One common mold material for metal casting is plaster mixed with silica sand to give it more strength. It needs to be completely (like heated) dry before you use it, but it is actually more work than sand casting but it gives a better finish. There are some rubber materials which can withstand the heat of casting pewter, but the melting point of pewter is so much lower than aluminum that I am sure those won't work for aluminum. I think you are pretty much stuck with sand for the easiest method.
Q:how do you get aluminium from rocks?
Well, you start with an aluminum rich rock (cheaper to process). The raw ore after physical concentration (removal of secondary minerals) is reacted by an electrolytic process. This means that electricity is used to convert the aluminum ion in the raw rock into the metal aluminum. Sort of like the reverse of a battery, to keep things simple. Aluminum smelters tend to be set up in places with cheap electricity, because the process uses a LOT of electricity. That is why there are several up here in quebec, we have cheap hydro electricity and the government gives decent deals to the smelters on top of the already low market price. Do a search on aluminum smelting to find out more. Not sure what your level of knowledge is so not sure how much you will understand.
Q:How can you tell if a bullet cartridge is aluminum or steel?
First - the only ranges that care - are indoor ranges. And 99.99999% of them do not allow 308 rifle caliber fired indoors!! Second - the range does not care what the case is made out of - they are caring about what the bullet is made out of. Most lead bullets are soft and do not hurt a backstop - steel ones do. You should have included the name of the range - we could have helped you more.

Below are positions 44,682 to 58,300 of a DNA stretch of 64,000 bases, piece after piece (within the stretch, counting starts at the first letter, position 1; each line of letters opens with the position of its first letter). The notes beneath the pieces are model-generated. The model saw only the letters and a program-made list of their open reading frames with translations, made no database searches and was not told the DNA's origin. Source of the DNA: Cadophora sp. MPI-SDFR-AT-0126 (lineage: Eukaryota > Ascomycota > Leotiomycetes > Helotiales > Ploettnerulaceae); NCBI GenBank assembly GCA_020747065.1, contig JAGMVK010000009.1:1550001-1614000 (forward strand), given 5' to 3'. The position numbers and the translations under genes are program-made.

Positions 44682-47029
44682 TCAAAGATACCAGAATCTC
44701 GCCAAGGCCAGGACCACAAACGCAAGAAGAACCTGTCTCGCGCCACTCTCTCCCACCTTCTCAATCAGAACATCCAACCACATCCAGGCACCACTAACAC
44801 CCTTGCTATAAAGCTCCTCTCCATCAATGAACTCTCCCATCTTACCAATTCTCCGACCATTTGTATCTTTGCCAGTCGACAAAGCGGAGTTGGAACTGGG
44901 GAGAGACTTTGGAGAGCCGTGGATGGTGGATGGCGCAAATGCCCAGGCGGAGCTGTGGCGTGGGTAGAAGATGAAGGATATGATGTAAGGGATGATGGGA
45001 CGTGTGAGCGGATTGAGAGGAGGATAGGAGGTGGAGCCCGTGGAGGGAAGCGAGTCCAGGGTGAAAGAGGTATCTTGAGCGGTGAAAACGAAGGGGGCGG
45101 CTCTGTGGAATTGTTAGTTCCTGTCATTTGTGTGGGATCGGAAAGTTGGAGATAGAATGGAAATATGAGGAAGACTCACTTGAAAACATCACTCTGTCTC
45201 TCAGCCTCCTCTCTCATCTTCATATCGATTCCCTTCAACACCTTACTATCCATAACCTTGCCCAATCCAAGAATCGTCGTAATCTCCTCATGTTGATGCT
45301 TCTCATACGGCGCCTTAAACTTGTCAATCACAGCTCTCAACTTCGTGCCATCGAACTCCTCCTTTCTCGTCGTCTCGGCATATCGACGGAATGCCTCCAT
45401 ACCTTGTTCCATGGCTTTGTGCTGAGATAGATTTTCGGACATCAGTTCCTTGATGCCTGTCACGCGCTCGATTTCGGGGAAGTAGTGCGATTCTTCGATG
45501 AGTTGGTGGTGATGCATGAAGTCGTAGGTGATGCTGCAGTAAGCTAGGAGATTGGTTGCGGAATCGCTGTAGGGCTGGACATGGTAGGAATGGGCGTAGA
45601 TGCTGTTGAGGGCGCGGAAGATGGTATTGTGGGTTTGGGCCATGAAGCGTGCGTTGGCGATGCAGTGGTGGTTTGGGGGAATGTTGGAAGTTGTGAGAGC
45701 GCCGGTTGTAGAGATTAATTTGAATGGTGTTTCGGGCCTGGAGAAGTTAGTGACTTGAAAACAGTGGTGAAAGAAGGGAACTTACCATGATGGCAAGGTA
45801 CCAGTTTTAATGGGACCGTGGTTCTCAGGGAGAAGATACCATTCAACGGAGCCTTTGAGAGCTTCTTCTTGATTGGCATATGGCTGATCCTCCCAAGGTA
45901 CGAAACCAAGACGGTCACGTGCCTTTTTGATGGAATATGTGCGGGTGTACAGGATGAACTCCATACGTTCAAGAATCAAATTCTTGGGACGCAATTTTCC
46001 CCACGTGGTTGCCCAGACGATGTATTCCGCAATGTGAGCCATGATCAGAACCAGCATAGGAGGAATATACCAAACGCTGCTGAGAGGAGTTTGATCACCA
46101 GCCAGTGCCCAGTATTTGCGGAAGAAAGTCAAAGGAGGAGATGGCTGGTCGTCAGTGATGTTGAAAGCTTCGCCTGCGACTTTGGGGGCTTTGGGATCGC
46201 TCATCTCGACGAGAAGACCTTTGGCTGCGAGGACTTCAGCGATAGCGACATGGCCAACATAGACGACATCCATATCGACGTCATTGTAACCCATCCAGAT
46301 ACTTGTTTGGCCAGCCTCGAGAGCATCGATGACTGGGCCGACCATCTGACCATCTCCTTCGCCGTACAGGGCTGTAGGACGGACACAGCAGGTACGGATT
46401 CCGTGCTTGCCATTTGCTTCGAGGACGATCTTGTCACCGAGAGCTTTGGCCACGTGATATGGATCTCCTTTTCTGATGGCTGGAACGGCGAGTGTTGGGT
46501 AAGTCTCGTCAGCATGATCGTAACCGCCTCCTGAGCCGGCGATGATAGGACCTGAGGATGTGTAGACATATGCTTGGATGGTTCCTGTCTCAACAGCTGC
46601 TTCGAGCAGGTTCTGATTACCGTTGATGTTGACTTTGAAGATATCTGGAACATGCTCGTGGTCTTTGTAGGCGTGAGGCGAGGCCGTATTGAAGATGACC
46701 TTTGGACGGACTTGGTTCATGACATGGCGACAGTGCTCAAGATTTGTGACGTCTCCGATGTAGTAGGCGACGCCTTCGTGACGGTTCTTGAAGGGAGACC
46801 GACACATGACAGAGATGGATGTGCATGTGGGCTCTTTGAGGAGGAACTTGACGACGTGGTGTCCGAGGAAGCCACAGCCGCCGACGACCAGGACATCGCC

Q:Can the 5-10cm thick paper sleeve inside the scrapped aluminum coil be sliced? Now we use knife which is much troublesome.
You can use Long Men Rolling Mill to slice directly.
Q:When you open an aluminum beverage can, do particles of aluminum get into the drink?
Most aluminum cans these days have a thin polymer coating inside that keeps the aluminum from being exposed to the (usually acidic) soft drinks. Aluminum also inevitably has a thin unreactive oxide layer on its surface. (This can be attacked by liquids, but they must be very acidic.) The only exposed aluminum surface when you open the can is around the hole created by the pull-tab. That has a very low surface area and is quickly coated with the unreactive oxide too. Aluminum content in the drink is consequently very low.
Q:Sodium Aluminum Silicate?
www.okorder.com/
Q:How is Aluminum Foil made?
Aluminum is brought to a factory in blocks about a foot thick and is slowly pushed through many massive rollers along a conveyor belt while lubricant is sprayed over the whole machine, then at the end it is sucked into giant rolls to be taken off to other places to be made into commercial aluminum foil or used as insulation in machines. The next part is more stuff that veers away from your original question: Aluminum is the 13th element in the periodic table, and it comes after magnesium and before silicon. So it is in fact its own element, and therefore is used in alloys with some other elements. Aluminum foil was originally invented by NASA to be used for their own purposes, but then was made for the public as many of their inventions have been over the years.